A career took a significant step forward, while one took it's last ones this past weekend on Bash Blvd. At the Forum in Inglewood, California, Giovanni Santillan, turned what was thought to be a closely contested battle of Southland southpaws into a stunning one-sided blowout. Earlier that day at the Echo Arena in England, Jorge Linares lost a lopsided 12 round decision, and then announced his retirement from the ring.
Santillan from the very beginning took control against the streaking Alexis Rocha, striking early and often with a series of hard shots that came from both hands. He bloodied Rocha's nose early, and then just steadily chipped away in scoring an emphatic sixth round TKO.
What was surprising about this attack was that Santillan (32-0, 17 KOs) isn't what you'd call a pure puncher, or one that generally lets his hands go liberally. Five of his last six bouts had gone the distance, and quite frankly, weren't exactly the most entertaining of bouts. He won, but he never did anything that particularly wow'd you.
Golden Boy Promotions
But that certainly wasn't the case on Saturday night as he continually strafed Rocha with right hooks. On this evening, he was an aggressive, pressure fighter. Perhaps you can call it the 'Robert Garcia effect' because he certainly didn't lack for any intensity or purpose.
“I feel good. It was the outcome we were looking for. You never know how these types of fights will go,” said Santillan. “Alexis is a great fighter, and he’s tough. He got up twice and he's never been stopped before! It’s different with all these people here and when you’re the b-side. He brought all his fans and his supporters which makes boxing a great sport. 2024 is going to be a great year for me now with this performance.”
Rocha (23-2, ,15 KOs) tried his best to stay in the fight, but he was simply out-gunned by Santillan, who's punches simply had more impact. The end was near as he was sent to the canvas twice in round five. And then a flurry of punches sent him down again, and the fight was wave off by referee, Ray Corona.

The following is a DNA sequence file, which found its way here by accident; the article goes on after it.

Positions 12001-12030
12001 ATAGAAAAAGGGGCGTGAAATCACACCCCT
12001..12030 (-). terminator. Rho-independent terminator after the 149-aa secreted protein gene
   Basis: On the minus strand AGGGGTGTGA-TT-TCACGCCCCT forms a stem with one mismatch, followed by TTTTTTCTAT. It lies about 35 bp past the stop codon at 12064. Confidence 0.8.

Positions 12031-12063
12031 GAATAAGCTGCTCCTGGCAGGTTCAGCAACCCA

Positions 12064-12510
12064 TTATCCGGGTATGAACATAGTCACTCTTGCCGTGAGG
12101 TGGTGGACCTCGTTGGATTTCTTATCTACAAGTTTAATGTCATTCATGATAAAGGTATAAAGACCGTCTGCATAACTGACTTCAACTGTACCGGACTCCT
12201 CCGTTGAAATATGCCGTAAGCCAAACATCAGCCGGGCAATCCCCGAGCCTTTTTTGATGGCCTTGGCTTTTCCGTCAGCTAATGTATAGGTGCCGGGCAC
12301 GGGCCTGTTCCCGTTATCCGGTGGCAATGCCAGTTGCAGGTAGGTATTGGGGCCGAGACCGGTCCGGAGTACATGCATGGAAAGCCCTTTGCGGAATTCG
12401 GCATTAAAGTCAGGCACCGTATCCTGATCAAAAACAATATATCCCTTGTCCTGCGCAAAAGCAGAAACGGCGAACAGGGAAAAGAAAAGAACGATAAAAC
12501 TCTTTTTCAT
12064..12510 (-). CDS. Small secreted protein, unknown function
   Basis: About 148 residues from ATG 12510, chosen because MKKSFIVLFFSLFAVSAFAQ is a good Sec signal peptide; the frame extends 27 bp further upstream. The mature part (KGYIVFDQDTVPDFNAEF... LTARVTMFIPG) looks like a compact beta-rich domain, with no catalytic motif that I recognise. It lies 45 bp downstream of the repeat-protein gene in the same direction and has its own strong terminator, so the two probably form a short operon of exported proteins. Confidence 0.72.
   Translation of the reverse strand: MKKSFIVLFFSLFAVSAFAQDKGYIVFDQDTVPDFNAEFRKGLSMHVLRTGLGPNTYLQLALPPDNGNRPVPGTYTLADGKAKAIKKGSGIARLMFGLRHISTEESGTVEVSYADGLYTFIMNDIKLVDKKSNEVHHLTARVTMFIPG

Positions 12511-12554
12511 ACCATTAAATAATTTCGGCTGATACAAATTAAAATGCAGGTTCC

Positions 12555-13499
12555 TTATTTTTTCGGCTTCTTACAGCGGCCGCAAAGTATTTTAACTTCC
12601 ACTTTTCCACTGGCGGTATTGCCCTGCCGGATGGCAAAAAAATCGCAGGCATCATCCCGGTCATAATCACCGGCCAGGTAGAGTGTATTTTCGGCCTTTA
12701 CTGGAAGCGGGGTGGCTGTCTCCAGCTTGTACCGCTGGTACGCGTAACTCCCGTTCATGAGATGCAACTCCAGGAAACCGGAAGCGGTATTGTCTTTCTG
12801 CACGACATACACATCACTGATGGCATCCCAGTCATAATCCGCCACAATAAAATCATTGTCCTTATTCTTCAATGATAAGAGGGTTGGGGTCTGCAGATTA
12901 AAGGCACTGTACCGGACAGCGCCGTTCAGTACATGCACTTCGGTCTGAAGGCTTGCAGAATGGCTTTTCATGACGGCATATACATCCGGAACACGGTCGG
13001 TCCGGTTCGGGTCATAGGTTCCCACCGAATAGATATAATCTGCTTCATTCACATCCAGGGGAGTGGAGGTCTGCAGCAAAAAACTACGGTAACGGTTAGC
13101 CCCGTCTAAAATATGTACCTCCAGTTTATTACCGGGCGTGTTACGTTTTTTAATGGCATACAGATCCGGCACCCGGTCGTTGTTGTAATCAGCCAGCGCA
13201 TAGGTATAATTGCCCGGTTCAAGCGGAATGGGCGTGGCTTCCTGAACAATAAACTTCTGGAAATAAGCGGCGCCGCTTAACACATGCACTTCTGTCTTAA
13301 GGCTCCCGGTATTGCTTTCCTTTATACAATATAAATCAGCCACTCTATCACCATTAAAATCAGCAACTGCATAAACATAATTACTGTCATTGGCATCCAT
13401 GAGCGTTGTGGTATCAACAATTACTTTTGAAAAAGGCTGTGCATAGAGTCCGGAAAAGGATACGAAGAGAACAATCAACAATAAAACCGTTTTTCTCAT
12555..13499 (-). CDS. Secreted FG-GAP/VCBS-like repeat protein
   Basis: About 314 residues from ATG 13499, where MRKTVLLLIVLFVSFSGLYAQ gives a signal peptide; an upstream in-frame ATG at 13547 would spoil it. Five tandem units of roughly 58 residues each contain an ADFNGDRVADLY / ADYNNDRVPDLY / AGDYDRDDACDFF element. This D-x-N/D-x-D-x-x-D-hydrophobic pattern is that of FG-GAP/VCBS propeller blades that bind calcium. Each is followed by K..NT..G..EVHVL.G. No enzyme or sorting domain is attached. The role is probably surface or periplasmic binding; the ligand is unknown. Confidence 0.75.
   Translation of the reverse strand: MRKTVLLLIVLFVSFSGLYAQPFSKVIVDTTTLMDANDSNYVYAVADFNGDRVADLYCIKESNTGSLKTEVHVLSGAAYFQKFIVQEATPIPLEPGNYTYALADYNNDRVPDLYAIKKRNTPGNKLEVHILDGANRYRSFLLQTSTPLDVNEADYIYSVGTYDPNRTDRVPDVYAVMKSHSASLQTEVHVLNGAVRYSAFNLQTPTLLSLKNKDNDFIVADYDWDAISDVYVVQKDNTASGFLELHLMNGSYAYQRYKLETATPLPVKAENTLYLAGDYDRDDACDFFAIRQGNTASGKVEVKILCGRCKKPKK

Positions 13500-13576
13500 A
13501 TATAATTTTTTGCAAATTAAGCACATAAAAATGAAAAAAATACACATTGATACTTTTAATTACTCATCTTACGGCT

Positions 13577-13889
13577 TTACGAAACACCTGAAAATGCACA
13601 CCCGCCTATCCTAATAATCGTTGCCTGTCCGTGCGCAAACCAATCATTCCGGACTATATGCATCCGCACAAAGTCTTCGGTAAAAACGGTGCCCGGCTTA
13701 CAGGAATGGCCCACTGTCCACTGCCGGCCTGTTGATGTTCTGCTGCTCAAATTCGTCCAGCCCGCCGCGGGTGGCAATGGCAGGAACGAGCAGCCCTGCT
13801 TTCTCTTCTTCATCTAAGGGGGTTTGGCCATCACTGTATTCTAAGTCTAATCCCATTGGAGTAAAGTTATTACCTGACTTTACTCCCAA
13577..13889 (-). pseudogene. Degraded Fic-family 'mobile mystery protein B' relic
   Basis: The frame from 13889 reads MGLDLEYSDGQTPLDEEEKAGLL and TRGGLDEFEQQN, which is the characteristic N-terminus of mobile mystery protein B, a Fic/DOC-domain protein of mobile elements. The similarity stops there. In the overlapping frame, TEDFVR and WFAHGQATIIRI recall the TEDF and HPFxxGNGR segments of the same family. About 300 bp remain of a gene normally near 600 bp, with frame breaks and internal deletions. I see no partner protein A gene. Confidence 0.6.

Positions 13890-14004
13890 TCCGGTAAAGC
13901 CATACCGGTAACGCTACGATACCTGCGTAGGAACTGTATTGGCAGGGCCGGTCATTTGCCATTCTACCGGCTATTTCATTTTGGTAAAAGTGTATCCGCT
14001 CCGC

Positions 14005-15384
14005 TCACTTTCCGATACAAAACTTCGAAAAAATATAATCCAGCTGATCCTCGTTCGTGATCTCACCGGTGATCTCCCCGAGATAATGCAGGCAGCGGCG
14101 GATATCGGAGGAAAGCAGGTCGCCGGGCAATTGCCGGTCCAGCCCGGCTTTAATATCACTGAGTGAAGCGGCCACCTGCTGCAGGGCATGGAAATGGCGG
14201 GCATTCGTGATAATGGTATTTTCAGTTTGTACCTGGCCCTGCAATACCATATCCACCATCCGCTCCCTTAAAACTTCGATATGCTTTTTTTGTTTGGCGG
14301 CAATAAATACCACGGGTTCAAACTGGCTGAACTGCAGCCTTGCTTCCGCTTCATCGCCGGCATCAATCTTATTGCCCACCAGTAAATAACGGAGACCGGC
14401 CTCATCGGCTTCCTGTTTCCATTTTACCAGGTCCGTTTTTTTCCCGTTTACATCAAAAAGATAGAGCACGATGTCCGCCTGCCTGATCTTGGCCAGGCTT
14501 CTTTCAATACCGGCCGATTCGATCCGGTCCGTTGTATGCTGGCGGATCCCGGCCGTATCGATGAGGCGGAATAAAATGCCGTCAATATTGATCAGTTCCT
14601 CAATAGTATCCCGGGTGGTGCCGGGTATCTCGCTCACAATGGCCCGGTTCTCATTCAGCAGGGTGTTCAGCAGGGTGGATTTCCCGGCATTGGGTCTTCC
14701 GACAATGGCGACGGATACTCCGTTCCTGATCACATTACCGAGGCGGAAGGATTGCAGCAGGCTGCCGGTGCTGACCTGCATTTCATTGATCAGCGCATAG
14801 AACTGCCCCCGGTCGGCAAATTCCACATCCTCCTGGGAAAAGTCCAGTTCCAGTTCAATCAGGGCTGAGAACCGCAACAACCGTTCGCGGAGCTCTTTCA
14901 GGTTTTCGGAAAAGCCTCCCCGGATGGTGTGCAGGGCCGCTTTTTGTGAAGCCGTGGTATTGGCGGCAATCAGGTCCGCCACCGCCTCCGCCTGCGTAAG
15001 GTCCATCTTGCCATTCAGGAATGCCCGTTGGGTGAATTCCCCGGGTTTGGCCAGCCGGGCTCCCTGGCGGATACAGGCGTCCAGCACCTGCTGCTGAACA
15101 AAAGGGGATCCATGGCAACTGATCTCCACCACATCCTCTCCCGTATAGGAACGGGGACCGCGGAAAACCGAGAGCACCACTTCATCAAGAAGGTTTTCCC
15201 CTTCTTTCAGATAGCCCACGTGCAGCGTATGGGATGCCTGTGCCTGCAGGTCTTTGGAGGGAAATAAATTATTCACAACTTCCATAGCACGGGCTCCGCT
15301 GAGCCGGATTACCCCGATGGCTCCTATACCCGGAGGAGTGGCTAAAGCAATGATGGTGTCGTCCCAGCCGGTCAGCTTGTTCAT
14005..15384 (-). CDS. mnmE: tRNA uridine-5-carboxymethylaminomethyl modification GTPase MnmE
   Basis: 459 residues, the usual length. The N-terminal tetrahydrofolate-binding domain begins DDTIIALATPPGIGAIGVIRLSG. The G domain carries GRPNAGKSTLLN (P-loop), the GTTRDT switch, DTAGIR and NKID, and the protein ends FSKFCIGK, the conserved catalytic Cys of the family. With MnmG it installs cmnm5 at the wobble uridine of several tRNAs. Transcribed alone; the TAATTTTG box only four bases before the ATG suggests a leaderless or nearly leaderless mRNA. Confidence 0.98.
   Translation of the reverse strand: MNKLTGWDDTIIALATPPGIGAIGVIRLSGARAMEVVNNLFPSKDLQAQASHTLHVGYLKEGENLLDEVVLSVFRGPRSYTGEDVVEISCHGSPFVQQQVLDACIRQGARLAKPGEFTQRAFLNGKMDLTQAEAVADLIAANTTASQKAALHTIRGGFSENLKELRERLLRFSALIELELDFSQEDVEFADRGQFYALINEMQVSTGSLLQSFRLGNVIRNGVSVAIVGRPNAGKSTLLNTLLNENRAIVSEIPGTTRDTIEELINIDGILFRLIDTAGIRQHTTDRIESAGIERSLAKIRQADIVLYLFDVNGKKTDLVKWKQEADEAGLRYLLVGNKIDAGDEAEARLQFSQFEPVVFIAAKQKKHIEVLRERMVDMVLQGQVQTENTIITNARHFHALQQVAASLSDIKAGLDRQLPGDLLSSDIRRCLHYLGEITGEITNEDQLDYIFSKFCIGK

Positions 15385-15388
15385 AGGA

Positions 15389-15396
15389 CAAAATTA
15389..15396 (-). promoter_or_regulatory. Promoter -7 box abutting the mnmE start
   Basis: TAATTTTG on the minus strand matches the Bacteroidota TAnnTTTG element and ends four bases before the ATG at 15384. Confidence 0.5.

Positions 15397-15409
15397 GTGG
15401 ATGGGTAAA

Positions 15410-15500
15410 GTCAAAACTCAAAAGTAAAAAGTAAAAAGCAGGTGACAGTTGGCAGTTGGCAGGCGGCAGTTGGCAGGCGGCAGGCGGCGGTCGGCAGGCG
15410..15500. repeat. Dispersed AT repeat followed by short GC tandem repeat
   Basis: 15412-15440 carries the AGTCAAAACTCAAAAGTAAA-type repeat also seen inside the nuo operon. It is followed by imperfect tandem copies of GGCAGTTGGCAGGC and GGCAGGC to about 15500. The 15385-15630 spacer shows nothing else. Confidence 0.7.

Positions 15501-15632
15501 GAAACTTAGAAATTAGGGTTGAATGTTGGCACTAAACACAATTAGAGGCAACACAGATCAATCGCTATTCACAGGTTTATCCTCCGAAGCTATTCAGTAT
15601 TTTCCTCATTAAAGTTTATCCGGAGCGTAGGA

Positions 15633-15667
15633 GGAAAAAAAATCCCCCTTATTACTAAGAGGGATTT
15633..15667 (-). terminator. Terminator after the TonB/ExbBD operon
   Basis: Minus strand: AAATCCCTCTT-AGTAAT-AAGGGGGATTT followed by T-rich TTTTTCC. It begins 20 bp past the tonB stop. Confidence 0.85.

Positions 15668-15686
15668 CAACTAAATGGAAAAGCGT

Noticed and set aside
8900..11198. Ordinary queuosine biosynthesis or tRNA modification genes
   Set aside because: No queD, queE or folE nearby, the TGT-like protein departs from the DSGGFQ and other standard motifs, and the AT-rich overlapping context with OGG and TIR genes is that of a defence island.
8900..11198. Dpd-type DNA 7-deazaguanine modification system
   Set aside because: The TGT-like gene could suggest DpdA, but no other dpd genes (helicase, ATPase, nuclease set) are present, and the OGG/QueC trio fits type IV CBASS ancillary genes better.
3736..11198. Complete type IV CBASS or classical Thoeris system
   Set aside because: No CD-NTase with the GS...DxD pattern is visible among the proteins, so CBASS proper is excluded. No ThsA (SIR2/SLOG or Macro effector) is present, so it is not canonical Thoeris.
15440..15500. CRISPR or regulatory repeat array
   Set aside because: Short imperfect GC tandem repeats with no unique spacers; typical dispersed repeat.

Golden Boy Promotions
It's just wasn't his night. All the momentum of his eight bout winning streak post-Rashidi Ellis just suddenly evaporated. Seemingly on the verge of a title shot at 147, he now has to get back in line, and it will be Santillan in his spot.
“I am sorry to all my fans,” said Rocha. “I will be back.”
Earlier in the day, the crafty Jack Catterall(28-1, 13 KOs) decisioned Linares over 12 rounds by the scores of 117-111 and 116-112 (twice). Catterall, rated sixth at 140 by Ring Magazine is a solid, well-schooled boxer. You could make a strong argument that he should be considered the champion in this division given the way his fight with Josh Taylor played out in early 2022.
Linares was hurt badly in the fifth stanza but used his craft and guile to see the last bell. And according to him it's the last one he'll ever hear as an active boxer.
For the 38 year old Linares (47-9, 29 KOs) his time has come. While he still looked the part externally, like many other boxers who reach a certain stage, they can longer react and capitalize on what's presented to them. His last real good moment in the ring came in the late rounds against Devin Haney, as he had the young talent on unsteady legs at the end of the 10th round of their 2021 meet up.
Unfortunately, he was unable to finish the job, and it would begin this four fight losing streak that has ended what was a highly productive and entertaining career.
I recall seeing Linares for the first time as a very young boxer who was a sparring partner for Manny Pacquiao, as he was preparing for his rematch with Erik Morales. I was tipped off by Macka Foley about this young phenom's exploits. Seeing them spar multiple times at the Wild Card Boxing Club, I can honestly say that during these gym sessions, Linares gave Pacquiao some of his best work. (I refrain from saying he 'won' these sessions, because really, nobody wins in sparring, and 'the Pac Man' was much better in real fights than in the gym.)
Linares was a highly touted prospect, great things were expected from him. And for the most part he delivered as he won multiple world championships (from 126 to 135), and his dazzling skills were always evident. To this day, you will not see many boxers who could execute as many intricate combinations as he could.
Unfortunately, there are no perfect prizefighters, and for Linares what was lacking was punch resistance. He was gifted and flawed, all at the same time. For all his great moments, he had some inexplicable losses ( Juan Salgado, Sergio Thompson) as his chin let him down. To his credit, he was able to dust himself off a few times, and move forward.
The story of Linares isn't just about his talent or physical gifts but perseverance.
He should be fondly remembered by fans.